For this reason, some people have been faced with this question: Wouldn't the compilation and publication of a book such as "al-Ghadir" which deals with the oldest issue of differences among the Muslims- create a barrier in the way of the sublime and lofty objective of the Islamic unity? To answer this question, it is necessary first to elucidate the essence of this issue, that is, the Islamic unity, and then proceed to examine the role of the magnum opus entitled "al-Ghadir" and its eminent compiler 'Allamah Amini in bringing about Islamic unity.
Islamic Unity
What is meant by the Islamic unity? Does it mean that one Islamic school of thought should be unanimously followed and others be set aside? Or does it mean that the commonalties of all Islamic schools of thought should be taken up and their differences be put away to make up a new denomination which is not completely the same as the previous ones? Or does it mean that Islamic unity is in no way related to the unity of the different schools of Fiqh (jurisprudence) but signifies the unity of the Muslims and the unity of the followers of different schools of Fiqh, with their different religious ideas and views, vis-a-vis the aliens?
To give an illogical and impractical meaning to the issue of the Islamic unity, the opponents of the issue have called it to be the formation of a single Madhhab, so as to defeat it in the very first step. Without doubt, by the term Islamic unity, the intellectual Islamic 'Ulama' (scholars) do not mean that all denominations should give in to one denomination or that the commonalties should be taken up and the different views and ideas be set aside, as these are neither rational and logical nor favorable and practical. By the Islamic unity these scholars mean that all Muslims should unite in one line against their common enemies.
These scholars slate that Muslims have many things in common, which can serve as the foundations of a firm unity. All Muslims worship the One Almighty and believe in the Prophethood of the Holy Prophet (s). The Qur'an is the Book of all Muslims and Ka'abah is their "qiblah" (direction of prayer). They go to "hajj" pilgrimage with each other and perform the "hajj" rites and rituals like one another. They say the daily prayers and fast like each other. They establish families and engage in transactions like one another. They have similar ways of bringing up their children and burying their dead. Apart from minor affairs, they share similarities in all the aforementioned cases. Muslims also share one kind of world view, one common culture, and one grand, glorious, and long-standing civilization.
Unity in the world view, in culture, in the civilization, in insight and disposition, in religious beliefs, in acts of worship and prayers, in social rites and customs can well turn the Muslim into a unified nation to serve as a massive and dominant power before which the big global powers would have to bow down. This is especially true in view of the stress laid by Islam on this principle. According to the explicit wording of the Qur'an, the Muslims are brothers, and special rights and duties link them together. So, why shouldn't the Muslims use all these extensive facilities accorded to them as the blessing of Islam?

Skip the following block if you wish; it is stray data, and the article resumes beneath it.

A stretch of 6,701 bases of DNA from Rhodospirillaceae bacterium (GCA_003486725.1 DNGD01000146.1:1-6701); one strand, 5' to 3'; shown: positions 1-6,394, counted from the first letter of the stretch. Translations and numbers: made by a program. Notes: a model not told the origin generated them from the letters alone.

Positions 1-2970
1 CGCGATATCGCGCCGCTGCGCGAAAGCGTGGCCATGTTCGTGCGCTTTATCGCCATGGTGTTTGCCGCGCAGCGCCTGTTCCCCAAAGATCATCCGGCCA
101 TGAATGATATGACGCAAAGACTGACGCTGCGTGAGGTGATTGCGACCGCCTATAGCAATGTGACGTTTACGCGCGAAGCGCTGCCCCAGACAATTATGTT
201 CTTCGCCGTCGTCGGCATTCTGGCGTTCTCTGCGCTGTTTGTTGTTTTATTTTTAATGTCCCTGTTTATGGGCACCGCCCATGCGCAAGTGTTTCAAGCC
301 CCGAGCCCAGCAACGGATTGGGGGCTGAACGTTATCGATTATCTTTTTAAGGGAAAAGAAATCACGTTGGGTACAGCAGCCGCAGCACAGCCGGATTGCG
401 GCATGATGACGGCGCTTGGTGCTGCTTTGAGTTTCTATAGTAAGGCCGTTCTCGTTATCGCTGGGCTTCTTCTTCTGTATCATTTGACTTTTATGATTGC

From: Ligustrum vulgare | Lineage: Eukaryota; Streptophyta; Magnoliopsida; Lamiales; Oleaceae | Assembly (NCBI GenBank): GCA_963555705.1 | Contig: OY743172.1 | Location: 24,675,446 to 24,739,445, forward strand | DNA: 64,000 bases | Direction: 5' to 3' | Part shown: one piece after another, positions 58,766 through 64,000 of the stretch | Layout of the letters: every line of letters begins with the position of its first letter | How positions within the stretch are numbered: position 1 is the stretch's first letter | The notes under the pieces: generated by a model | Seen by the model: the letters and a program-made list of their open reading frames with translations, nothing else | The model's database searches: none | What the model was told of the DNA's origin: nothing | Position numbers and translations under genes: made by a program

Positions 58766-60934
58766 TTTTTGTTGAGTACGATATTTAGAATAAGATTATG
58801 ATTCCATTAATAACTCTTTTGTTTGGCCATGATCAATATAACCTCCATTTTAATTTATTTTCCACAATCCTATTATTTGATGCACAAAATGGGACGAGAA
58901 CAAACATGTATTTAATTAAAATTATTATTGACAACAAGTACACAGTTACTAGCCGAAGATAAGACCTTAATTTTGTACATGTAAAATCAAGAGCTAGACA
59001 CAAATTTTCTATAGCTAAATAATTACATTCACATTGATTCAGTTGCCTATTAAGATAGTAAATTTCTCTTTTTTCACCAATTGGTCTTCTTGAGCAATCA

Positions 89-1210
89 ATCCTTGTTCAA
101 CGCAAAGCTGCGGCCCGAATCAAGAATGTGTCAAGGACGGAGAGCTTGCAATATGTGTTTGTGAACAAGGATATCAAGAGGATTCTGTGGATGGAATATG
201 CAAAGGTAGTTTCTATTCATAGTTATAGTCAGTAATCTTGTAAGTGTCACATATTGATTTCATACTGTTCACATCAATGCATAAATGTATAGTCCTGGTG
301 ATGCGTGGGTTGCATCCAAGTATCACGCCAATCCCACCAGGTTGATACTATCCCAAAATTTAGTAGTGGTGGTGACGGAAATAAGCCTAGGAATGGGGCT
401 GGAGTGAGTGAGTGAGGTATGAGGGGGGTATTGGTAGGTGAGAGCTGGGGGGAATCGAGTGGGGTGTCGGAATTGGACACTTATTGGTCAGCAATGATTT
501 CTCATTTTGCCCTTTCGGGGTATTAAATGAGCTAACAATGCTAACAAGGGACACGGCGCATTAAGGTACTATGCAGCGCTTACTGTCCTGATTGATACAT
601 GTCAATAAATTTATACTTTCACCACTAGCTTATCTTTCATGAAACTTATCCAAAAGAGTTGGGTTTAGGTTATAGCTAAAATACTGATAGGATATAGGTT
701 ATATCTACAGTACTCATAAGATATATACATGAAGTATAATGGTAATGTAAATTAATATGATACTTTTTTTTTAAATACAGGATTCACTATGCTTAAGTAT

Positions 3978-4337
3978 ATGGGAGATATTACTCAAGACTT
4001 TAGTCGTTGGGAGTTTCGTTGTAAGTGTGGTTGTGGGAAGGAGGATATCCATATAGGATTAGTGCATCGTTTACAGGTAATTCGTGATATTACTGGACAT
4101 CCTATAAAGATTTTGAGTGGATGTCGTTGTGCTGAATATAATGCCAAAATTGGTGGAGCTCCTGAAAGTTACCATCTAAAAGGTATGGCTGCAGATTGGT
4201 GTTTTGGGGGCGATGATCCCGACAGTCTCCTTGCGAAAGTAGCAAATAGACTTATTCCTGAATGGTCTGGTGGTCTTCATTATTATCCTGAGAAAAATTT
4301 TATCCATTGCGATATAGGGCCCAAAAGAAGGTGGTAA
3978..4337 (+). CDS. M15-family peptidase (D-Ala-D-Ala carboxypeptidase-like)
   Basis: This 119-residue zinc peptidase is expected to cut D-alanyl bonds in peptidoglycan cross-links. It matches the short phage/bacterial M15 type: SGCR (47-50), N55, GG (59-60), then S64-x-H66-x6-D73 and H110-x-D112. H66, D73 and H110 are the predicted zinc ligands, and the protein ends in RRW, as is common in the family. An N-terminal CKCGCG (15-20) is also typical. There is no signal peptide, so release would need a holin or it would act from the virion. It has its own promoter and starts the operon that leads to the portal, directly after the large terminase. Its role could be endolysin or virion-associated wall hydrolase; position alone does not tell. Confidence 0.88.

This group of 'Ulama' are of the view that there is no need for the Muslims to make any compromise on the primary or secondary principles of their religion for the sake of Islamic unity. Also it is not necessary for the Muslims to avoid engaging in discussions and reasons and writing books on primary and secondary principles about which they have differences. The only consideration for Islamic unity in this case is that the Muslims- in order to avoid the emergence or accentuation of vengeance - preserve their possession, avoid insulting and accusing each other and uttering fabrications, abandon ridiculing the logic of one another, and finally abstain from hurting one another and going beyond the borders of logic and reasoning. In fact, they should, at least, observe the limits which Islam has set forth for inviting non-Muslims to embrace it:
"Call to the way of your Lord with wisdom and good exhortation, and have disputations with them in the best manner... "(16: 125)
Some people are of the view that those schools of fiqh, such as, Shafi'i and Hanafi which have no differences in principle should establish brotherhood and stand in one line. They believe that denominations which have differences in the principles can in no way be brothers. This group view the religious principles as an interconnected set as termed by scholars of Usul, as an interrelated and interdependent set; any damage to one principle harms all principles. As a result, those who believe in this principle are of the view that when, for instance, the principle of "imamah" is damaged and victimized, unity and fraternity will bear no meaning and for this reason the Shi'ah and the Sunnis cannot shake hands as two Muslim brothers and be in the same rank, no matter who their enemy is.